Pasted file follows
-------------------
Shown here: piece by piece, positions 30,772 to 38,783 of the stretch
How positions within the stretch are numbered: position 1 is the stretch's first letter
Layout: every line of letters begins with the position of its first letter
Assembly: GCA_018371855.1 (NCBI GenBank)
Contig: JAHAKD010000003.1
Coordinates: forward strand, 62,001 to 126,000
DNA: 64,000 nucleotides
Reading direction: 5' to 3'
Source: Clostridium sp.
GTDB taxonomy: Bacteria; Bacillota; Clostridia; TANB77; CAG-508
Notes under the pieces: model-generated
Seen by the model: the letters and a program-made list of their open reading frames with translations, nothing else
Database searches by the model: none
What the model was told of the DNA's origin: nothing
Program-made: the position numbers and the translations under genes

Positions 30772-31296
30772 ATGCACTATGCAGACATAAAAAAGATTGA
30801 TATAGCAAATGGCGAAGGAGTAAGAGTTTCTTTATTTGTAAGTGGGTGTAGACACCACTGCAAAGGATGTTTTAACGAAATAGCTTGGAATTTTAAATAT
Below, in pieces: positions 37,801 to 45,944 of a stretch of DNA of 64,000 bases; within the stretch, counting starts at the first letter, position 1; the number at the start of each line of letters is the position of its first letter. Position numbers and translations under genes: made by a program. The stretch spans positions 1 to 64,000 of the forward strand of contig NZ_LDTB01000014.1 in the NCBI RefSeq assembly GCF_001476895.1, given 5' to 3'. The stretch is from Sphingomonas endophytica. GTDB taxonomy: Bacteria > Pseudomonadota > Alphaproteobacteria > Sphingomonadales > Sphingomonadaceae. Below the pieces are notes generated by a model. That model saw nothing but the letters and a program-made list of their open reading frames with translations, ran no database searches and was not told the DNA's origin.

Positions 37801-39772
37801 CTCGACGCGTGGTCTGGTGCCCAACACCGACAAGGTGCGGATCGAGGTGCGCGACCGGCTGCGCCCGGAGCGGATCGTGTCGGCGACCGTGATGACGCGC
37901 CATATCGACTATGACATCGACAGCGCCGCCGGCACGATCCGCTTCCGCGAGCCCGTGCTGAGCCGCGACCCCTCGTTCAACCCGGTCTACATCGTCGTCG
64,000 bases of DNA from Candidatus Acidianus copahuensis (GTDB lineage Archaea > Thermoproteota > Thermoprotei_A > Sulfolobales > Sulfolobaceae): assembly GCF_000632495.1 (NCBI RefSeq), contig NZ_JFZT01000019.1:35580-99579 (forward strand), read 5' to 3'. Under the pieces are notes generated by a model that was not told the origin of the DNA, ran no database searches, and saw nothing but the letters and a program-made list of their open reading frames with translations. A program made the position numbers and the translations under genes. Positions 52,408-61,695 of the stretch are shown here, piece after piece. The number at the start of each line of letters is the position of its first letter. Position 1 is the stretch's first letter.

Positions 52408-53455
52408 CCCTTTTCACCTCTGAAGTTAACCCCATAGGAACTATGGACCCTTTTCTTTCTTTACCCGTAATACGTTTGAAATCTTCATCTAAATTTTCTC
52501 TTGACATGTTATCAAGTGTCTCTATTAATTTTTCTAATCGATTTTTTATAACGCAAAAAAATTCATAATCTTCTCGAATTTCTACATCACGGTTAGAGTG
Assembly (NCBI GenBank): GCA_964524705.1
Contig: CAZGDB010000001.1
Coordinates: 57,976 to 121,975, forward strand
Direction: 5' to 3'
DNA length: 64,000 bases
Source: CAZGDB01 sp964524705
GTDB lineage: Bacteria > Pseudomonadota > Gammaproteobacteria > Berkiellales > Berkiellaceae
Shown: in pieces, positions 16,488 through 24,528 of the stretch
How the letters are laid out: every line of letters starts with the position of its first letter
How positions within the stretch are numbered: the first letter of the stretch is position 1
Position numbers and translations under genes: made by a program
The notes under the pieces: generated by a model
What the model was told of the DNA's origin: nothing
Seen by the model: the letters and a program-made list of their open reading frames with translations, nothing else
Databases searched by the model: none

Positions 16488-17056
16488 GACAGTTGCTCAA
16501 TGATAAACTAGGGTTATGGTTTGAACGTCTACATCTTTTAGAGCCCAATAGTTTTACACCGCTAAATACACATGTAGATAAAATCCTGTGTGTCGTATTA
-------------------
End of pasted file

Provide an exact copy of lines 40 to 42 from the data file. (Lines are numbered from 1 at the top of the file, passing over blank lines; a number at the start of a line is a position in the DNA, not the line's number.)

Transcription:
Seen by the model: the letters and a program-made list of their open reading frames with translations, nothing else
Databases searched by the model: none

Positions 16488-17056